Interleukin-7 (IL-7) is an essential cytokine for T-cell development and homeostasis. It is well established that IL-7 promotes the transcriptional down-regulation of IL7RA, leading to decreased IL-7Rα surface expression. However, it is currently unknown whether IL-7 regulates the intracellular trafficking and early turnover of its receptor on ligand binding. Here, we show that, in steady-state T cells, IL-7Rα is slowly internalized and degraded while a significant fraction recycles back to the surface. On IL-7 stimulation, there is rapid IL-7Rα endocytosis via clathrin-coated pits, decreased receptor recycling, and accelerated lysosome and proteasome-dependent degradation. In accordance, the half-life of IL-7Rα decreases from 24 hours to approximately 3 hours after IL-7 treatment. Interestingly, we further demonstrate that clathrin-dependent endocytosis is necessary for efficient IL-7 signal transduction. In turn, pretreatment of T cells with JAK3 or pan-JAK inhibitors suggests that IL-7Rα degradation depends on the activation of the IL-7 signaling effector JAK3. Overall, our findings indicate that IL-7 triggers rapid IL-7Rα endocytosis, which is required for IL-7–mediated signaling and subsequent receptor degradation.
Interleukin 7 (IL-7) is a key prosurvival cytokine essential for T-cell proliferation, development, and homeostasis. IL-7 is produced by stromal cells in the thymus and bone marrow, and also by vascular endothelial cells, intestinal epithelium, keratinocytes, and follicular dendritic cells.1 The IL-7/IL-7R signaling network was shown to be critical in health and disease. IL-7 is essential in lymphoid development because knockout mice for IL-7,2,3 IL-7Rα,4 γc,5 and JAK1,6 or JAK37 suffer similar lymphoid developmental blocks. IL-7 was also shown to rescue primary T-cell acute lymphoblastic leukemia cells from spontaneous apoptosis in vitro8 and IL-7 transgenic mice develop lymphomas.9 Furthermore, IL-7 may be involved in chronic inflammation, osteoclast maturation, and subsequent bone destruction in rheumatoid arthritis.10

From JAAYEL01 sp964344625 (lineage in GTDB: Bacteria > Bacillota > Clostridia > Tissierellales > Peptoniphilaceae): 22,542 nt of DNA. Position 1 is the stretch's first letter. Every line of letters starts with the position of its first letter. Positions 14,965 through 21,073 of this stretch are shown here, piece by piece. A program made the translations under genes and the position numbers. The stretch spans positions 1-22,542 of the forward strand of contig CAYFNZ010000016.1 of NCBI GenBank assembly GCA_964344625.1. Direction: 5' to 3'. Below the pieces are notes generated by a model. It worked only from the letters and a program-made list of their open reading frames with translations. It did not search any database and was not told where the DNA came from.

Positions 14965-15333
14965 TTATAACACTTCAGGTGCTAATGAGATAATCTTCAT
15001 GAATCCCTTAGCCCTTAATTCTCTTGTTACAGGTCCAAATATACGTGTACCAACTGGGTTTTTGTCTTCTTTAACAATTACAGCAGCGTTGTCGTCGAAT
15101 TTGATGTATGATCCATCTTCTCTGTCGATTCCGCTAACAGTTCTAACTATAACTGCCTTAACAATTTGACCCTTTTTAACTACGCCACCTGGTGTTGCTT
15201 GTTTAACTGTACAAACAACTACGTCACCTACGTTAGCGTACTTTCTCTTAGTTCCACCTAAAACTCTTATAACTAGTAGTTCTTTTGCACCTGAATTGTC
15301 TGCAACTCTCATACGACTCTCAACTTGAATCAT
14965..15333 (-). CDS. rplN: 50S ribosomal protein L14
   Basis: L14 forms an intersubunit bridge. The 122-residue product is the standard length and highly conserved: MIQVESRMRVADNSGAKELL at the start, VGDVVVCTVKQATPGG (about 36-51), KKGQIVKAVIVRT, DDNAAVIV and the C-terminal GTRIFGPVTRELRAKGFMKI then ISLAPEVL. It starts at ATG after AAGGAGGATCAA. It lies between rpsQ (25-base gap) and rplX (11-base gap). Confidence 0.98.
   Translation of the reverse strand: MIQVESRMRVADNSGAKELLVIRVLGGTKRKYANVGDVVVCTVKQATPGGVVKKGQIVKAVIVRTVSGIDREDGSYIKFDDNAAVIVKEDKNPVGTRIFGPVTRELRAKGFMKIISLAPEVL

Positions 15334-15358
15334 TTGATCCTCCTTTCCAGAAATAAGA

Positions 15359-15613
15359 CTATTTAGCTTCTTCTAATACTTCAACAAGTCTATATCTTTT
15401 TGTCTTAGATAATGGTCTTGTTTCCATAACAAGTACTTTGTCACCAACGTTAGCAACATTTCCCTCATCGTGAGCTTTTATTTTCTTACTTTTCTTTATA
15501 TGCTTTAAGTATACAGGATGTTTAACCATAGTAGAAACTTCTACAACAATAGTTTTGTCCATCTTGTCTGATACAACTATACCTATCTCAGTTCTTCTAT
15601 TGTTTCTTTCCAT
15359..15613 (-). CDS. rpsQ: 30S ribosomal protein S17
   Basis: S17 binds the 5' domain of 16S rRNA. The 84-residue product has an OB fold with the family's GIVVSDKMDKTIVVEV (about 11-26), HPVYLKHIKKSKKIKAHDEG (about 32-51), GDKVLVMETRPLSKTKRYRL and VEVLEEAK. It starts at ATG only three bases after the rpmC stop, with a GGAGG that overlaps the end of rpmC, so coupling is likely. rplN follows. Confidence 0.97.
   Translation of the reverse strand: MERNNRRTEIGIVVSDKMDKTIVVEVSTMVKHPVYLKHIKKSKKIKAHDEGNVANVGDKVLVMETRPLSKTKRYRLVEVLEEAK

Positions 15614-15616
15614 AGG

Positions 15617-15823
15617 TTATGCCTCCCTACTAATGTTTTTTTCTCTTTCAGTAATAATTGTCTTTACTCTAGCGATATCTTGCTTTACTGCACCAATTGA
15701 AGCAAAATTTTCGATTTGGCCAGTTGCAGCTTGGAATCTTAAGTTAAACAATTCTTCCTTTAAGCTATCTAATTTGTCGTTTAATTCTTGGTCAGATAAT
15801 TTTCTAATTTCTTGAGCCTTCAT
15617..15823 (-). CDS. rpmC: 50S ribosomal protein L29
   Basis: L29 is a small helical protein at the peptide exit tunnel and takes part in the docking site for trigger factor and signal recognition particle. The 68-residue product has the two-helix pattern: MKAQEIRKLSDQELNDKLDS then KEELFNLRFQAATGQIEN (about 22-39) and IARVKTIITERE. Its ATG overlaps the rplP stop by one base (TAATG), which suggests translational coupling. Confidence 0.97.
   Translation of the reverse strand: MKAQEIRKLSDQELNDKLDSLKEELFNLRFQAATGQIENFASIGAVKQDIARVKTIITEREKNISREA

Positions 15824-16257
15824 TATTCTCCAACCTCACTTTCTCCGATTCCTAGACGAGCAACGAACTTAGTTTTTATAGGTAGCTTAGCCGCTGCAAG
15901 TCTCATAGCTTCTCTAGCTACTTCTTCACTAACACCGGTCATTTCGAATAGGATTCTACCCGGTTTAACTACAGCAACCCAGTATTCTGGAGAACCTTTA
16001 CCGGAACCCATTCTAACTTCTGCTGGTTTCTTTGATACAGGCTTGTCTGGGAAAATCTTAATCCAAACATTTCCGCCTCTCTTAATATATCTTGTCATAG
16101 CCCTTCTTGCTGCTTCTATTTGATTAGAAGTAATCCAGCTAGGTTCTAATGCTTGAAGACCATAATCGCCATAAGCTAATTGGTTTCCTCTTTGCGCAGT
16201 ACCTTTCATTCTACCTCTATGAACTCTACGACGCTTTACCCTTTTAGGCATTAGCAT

IL-7 signals via the IL-7 receptor, composed by the IL-7Rα and the γ common chain (γc), which is shared by other interleukin receptors, namely, IL-2, IL-4, IL-9, IL-15, and IL-21. On ligand binding, IL-7Rα and γc heterodimerize and are phosphorylated by JAK1/3.1 In T cells, this directs the activation of STAT5 and PI3K, leading to cell cycle progression, increased viability, and cell size.1,8,11 In general, effective signal transduction depends on the tight control of receptor membrane trafficking via internalization, degradation, and recycling mechanisms,12 and may occur during receptor trafficking in intracellular vesicles, rather than just at the cell surface.13 Moreover, endocytosis is commonly required for efficient receptor-mediated signal transduction, and it has been described for other cytokine receptors, such as IL-2R14 and IL-5R.15 Receptor endocytosis can occur via clathrin-coated pits and/or clathrin-independent routes. For example, assembly of high-affinity IL-2R and consequent signal transduction is dependent on lipid rafts.14 Interestingly, the different chains of the receptor (α, β, and γc) are differentially sorted after internalization: whereas β and γc chains are targeted for degradation, the α chain internalizes constitutively and recycles back to the surface.16 Other receptors, such as the IL-5R,15 transforming growth factor-β,17 and epidermal growth factor receptor (EGFR),18 internalize not only via clathrin-coated pits but also via clathrin-independent routes. Independently of the internalization route, it is thought that receptors traffic to early endosomes, where they can then be sorted for degradation and/or recycling.19,20 Whether an internalized receptor is targeted for degradation or recycling depends on several factors, which differ between receptor and cell type.19 Ubiquitination is usually associated with receptor degradation via proteasomes, but in some cases efficient degradation of ubiquitinated receptor relies on both proteasomes and lysosomes.21,22